I don’t like Mondays | Jo-Anne Stark
Friday, June 18, 2021 @ 2:56 PM | By Jo-Anne Stark
It’s become commonplace for me to hear from lawyers who no longer look forward to going to work. Rates of depression are four times higher among lawyers than the general population, something that cannot be ignored; lawyers report higher levels of anxiety, and this is often associated with excessive use of drugs and alcohol to cope. It is becoming more acceptable to talk about these problems — but what is to be done about it?
I understand the frustration that comes from working in a firm — there are so many dynamics at play, and often this is not what we signed up for when we went into law school. You need to juggle the needs of staff, onboard new employees and find someone to cover when others are unavailable. There may also be office politics, which are often unavoidable. Plus, for many, there is a long commute and so much time away from family. We all knew that the practice of law would require a commitment, but it also has challenges that may not have been anticipated!
I talk to lawyers who are also worn out from the adversarial system — dealing with difficult counsel on the other side, long waits for court matters to commence and managing clients who don’t understand the apparent lack of progress on their case. It’s those lawyers who seek guidance and advice on how they can change the way that they practise law — to transition to a business model that allows for more balance.
I have to admit that I really enjoy Fridays … and it’s not for the reason you might think!
Yes, I know that the weekend is coming and that is always a welcome break. But the other reason is that I reserve Fridays for legal coaching. This is my opportunity to empower clients and truly make a difference in their lives. The path of a legal coach is, in many ways, very different from that of a traditional lawyer who represents clients. Your schedule is much more manageable and your workload is reduced, as the client is the one doing their own legal work, under your guidance; you also avoid many of the frustrating and difficult aspects of practising law. Not only do the legal coaches that I work with take back control of their own schedules and their own lives, but they prosper in knowing that they are actively helping clients take back control of their lives as well!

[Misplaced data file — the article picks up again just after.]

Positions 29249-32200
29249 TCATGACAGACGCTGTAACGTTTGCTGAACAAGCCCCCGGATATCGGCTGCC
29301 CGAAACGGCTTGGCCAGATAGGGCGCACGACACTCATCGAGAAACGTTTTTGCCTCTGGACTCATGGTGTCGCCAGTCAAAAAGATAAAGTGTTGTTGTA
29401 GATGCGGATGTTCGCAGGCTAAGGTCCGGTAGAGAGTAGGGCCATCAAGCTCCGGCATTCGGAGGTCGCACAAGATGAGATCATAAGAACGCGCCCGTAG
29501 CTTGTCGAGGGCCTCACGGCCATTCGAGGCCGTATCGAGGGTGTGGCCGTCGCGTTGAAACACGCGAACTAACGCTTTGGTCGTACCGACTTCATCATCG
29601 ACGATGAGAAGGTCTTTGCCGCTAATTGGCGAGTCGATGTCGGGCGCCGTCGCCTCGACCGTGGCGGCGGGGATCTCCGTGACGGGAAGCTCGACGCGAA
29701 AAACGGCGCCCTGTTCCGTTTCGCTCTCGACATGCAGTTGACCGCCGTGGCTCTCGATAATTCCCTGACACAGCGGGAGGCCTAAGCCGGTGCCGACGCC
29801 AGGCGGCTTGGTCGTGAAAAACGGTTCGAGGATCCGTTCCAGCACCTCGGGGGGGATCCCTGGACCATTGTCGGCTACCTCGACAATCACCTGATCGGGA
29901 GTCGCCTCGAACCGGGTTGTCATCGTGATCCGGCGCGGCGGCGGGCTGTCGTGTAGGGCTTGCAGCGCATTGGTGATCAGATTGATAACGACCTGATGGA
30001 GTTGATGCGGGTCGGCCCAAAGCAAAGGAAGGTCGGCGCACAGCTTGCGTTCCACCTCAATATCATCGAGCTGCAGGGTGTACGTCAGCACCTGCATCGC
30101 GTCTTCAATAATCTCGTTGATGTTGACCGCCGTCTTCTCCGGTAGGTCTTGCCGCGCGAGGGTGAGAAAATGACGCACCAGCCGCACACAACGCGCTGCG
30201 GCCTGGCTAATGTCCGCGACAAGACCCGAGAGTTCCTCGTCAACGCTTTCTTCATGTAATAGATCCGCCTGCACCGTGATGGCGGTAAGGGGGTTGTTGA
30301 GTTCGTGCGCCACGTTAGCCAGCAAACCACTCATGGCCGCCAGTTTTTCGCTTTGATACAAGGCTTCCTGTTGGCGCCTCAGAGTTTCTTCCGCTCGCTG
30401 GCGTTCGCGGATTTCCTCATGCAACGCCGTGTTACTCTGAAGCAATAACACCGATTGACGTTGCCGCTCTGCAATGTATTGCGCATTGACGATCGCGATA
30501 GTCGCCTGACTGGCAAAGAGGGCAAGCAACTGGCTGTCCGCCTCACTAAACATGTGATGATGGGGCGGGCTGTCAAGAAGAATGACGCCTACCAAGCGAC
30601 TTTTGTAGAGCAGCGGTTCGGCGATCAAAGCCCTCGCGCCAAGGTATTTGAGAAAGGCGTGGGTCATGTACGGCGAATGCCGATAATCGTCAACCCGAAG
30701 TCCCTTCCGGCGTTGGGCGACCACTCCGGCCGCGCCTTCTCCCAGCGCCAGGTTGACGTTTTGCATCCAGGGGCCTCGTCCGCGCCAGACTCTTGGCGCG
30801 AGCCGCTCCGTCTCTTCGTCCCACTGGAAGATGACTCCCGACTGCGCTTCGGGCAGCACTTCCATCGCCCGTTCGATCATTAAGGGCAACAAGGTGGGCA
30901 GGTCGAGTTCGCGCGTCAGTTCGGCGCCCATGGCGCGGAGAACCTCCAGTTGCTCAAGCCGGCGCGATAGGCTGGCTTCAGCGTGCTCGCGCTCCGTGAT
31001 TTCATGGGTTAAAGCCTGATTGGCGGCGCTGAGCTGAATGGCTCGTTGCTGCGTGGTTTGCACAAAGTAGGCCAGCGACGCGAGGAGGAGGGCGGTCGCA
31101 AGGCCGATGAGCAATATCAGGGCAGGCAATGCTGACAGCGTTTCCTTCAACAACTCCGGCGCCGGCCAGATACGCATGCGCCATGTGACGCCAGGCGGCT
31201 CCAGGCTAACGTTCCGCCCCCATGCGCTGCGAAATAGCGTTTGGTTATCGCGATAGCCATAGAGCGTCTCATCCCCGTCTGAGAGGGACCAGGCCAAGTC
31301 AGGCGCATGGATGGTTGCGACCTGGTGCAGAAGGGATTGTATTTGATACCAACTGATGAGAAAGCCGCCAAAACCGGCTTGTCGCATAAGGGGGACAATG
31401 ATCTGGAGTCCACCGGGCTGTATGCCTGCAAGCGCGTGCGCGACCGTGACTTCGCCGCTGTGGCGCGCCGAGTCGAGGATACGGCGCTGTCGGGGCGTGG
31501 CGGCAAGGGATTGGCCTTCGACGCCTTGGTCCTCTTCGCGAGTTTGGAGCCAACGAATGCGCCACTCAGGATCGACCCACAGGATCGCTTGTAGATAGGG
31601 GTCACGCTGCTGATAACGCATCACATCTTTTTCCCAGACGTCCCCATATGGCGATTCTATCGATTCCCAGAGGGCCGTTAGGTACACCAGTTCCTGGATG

Setting up a virtual legal coaching practice takes a bit of planning at the beginning. This also requires the lawyer to learn new skills — both in terms of developing a business model that provides convenient and cost-effective services, but also to learn how to coach a client who is doing their own legal work. Those that make the transition are able to tap into a very large market, knowing that there are thousands of self-represented litigants and clients that are more than happy to pay for coaching services.
By becoming a legal coach, you can finally have the ability to really help those in need, while maintaining healthy boundaries so that you do not carry the burden of every dispute and every conflict that your clients experience. You can schedule your days and manage your time while avoiding all the headaches and frustrations that come with practising in a traditional law firm.
Lawyers struggling to cope are encouraged to seek help made available through lawyer assistance programs; however, I would also encourage those same lawyers to consider changing how they practise law to avoid falling back into the same pattern. Now there are options: helping clients by doing law differently.
See also: Why are lawyers so depressed?
Jo-Anne Stark, B.Comm., J.D., CLC, is the founding president of the non-profit Legal Coaches Association and author of Mastering the Art of Legal Coaching. Find her on LinkedIn.
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